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- Jim Hurley
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- 15 October 2011

Graphics commands and functions

In RR there are two graphics commands to control the line graphic element: setting the points, and the location.

There are two other functions that can be useful, setting the angle and the length. (The existing angle property in LC relates to the arc length which is not applicable to a line. There is a geometrical angle defined for images and regular polygons, but none for the lowly line.)

I have also added a command to join two lines together, placing the tail of the second on the tip of the first, all the while preserving the angles. Another useful function is the "perpProjPt", the point of intersection when a perpendicular is dropped from a point to a line. This is particularly useful in collision detection and dragging a object along a defined path.

There is also a function that returns the intersection points of two circles. I have recently considered putting down sod, which involves finding the area of an irregular polygon so that I may place a order. Surprisingly this involved intersecting circles.

There is also some applications doing for ellipses what we usually reserve for circles.

I have always restricted myself to objects moving relative to the window. But I find that it is not difficult to to do a kind of programmed motion within motion, specifically motion of objects moving within a moving group. This opens up an interesting new possibilities--beyond those abailable to concurrent "move" commands.

After 40 years of teaching, I have learned one immutable fact: an example is worth a thousand pictures--and we all know how many words a picture is worth. (My God, that's a million.The verbosity is staggering.) It is not enough to know the graphic language, but more importanly, recognize how to use it. Many of the examples are frivolous, but one man's frivolity is another's reality. a description of your stack here>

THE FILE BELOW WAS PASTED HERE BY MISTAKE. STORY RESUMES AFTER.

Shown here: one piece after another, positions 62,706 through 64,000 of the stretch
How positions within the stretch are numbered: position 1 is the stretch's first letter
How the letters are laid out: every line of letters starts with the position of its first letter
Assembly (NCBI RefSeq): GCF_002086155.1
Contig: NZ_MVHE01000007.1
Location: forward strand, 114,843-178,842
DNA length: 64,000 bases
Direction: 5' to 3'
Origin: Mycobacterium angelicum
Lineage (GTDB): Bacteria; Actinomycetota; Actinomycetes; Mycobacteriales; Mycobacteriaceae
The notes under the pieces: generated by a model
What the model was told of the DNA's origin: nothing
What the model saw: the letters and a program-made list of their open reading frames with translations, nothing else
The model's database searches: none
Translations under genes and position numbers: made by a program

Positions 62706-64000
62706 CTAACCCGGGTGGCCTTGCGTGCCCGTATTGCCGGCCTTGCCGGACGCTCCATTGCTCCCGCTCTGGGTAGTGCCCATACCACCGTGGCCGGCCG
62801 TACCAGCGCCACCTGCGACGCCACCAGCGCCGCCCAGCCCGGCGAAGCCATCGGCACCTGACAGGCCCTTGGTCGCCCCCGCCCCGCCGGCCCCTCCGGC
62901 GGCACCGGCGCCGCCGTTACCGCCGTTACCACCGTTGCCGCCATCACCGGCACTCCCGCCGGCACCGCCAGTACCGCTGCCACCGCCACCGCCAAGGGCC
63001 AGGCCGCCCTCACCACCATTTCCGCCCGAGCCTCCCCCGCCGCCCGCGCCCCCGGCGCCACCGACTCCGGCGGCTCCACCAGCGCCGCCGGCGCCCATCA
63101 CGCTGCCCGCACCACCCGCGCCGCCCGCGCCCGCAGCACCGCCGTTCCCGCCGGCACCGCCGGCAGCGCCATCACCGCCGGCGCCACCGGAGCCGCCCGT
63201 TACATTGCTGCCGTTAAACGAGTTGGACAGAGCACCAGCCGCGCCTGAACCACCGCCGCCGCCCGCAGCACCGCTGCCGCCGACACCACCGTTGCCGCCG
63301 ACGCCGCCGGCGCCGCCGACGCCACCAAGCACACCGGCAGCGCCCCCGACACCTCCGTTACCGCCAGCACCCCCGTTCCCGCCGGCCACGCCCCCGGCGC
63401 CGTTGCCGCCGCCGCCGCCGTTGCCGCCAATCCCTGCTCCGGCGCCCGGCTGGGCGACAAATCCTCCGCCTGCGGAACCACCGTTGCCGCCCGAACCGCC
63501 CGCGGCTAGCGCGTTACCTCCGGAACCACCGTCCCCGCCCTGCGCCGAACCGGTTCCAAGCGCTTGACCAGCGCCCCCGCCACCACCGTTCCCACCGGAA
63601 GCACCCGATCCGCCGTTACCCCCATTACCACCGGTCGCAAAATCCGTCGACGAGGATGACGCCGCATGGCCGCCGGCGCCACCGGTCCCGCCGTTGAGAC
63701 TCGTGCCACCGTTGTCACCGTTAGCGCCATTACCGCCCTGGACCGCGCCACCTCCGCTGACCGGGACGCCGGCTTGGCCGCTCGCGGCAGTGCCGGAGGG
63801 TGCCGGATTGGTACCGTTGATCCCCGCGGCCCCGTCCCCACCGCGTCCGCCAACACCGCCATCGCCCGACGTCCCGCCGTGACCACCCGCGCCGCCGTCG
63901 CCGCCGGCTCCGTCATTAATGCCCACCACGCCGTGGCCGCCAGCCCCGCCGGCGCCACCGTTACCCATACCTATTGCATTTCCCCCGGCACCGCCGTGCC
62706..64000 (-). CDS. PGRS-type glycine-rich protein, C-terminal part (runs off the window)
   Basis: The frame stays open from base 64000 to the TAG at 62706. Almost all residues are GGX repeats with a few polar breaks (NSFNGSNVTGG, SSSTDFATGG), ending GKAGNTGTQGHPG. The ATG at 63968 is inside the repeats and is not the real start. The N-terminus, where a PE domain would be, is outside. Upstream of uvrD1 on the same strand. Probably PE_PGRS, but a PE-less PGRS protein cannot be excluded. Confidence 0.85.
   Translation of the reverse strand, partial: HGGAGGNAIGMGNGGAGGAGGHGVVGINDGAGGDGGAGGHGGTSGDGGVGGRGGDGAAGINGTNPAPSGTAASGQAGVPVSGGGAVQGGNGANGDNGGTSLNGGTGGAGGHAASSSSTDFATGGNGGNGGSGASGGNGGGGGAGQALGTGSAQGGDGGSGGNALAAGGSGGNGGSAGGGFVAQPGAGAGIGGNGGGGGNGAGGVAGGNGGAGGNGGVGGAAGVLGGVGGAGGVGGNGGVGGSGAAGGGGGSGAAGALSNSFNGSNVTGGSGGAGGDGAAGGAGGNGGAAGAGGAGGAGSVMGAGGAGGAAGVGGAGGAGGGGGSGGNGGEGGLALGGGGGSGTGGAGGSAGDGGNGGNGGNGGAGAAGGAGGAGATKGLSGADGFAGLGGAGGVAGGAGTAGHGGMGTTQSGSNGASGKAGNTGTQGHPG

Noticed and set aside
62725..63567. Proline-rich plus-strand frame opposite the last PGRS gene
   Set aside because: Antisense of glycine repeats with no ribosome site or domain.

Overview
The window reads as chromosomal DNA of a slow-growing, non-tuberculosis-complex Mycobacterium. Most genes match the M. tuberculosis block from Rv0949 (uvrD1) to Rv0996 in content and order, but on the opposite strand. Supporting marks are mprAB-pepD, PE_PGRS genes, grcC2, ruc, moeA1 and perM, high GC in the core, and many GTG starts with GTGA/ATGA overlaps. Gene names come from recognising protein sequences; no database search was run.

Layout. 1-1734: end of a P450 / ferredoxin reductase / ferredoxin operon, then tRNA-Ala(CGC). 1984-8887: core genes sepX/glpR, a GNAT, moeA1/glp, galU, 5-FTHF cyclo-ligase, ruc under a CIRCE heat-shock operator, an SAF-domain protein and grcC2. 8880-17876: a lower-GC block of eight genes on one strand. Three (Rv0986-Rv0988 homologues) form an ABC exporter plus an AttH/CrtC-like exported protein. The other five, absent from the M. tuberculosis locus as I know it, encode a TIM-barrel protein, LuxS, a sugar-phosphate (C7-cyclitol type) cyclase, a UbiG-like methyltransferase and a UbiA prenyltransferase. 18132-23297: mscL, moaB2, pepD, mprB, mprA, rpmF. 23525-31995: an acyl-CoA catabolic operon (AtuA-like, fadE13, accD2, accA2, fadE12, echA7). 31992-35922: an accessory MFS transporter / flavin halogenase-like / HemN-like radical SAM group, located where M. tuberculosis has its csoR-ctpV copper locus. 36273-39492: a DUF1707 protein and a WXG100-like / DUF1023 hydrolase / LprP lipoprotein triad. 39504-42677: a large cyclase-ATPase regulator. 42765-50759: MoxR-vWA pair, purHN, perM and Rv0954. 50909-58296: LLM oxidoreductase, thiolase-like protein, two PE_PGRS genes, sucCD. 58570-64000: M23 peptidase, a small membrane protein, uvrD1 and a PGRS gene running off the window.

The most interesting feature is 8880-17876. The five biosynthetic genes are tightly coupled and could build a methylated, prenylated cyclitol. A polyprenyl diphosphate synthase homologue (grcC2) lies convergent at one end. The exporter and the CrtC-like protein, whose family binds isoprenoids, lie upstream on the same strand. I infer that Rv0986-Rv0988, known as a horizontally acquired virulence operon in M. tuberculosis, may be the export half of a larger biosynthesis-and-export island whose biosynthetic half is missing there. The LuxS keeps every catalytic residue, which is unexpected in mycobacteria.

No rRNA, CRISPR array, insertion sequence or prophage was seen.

There are two other functions that can be useful, setting the angle and the length. (The existing angle property in LC relates to the arc length which is not applicable to a line. There is a geometrical angle defined for images and regular polygons, but none for the lowly line.)

I have also added a command to join two lines together, placing the tail of the second on the tip of the first, all the while preserving the angles. Another useful function is the "perpProjPt", the point of intersection when a perpendicular is dropped from a point to a line. This is particularly useful in collision detection and dragging a object along a defined path.

There is also a function that returns the intersection points of two circles. I have recently considered putting down sod, which involves finding the area of an irregular polygon so that I may place a order. Surprisingly this involved intersecting circles.

There is also some applications doing for ellipses what we usually reserve for circles.

I have always restricted myself to objects moving relative to the window. But I find that it is not difficult to to do a kind of programmed motion within motion, specifically motion of objects moving within a moving group. This opens up an interesting new possibilities--beyond those abailable to concurrent "move" commands.

After 40 years of teaching, I have learned one immutable fact: an example is worth a thousand pictures--and we all know how many words a picture is worth. (My God, that's a million.The verbosity is staggering.) It is not enough to know the graphic language, but more importanly, recognize how to use it. Many of the examples are frivolous, but one man's frivolity is another's reality. a description of your stack here>

Kresten Bjerg

Oct 31, 2011

Dear Jim Hurley
Much impressed by your stack.
I have some questions, but cannot find your email adress.
Will you please mail me to kresten.bjerg@psy.ku.dk
Sincerely yours
Kresten Bjerg

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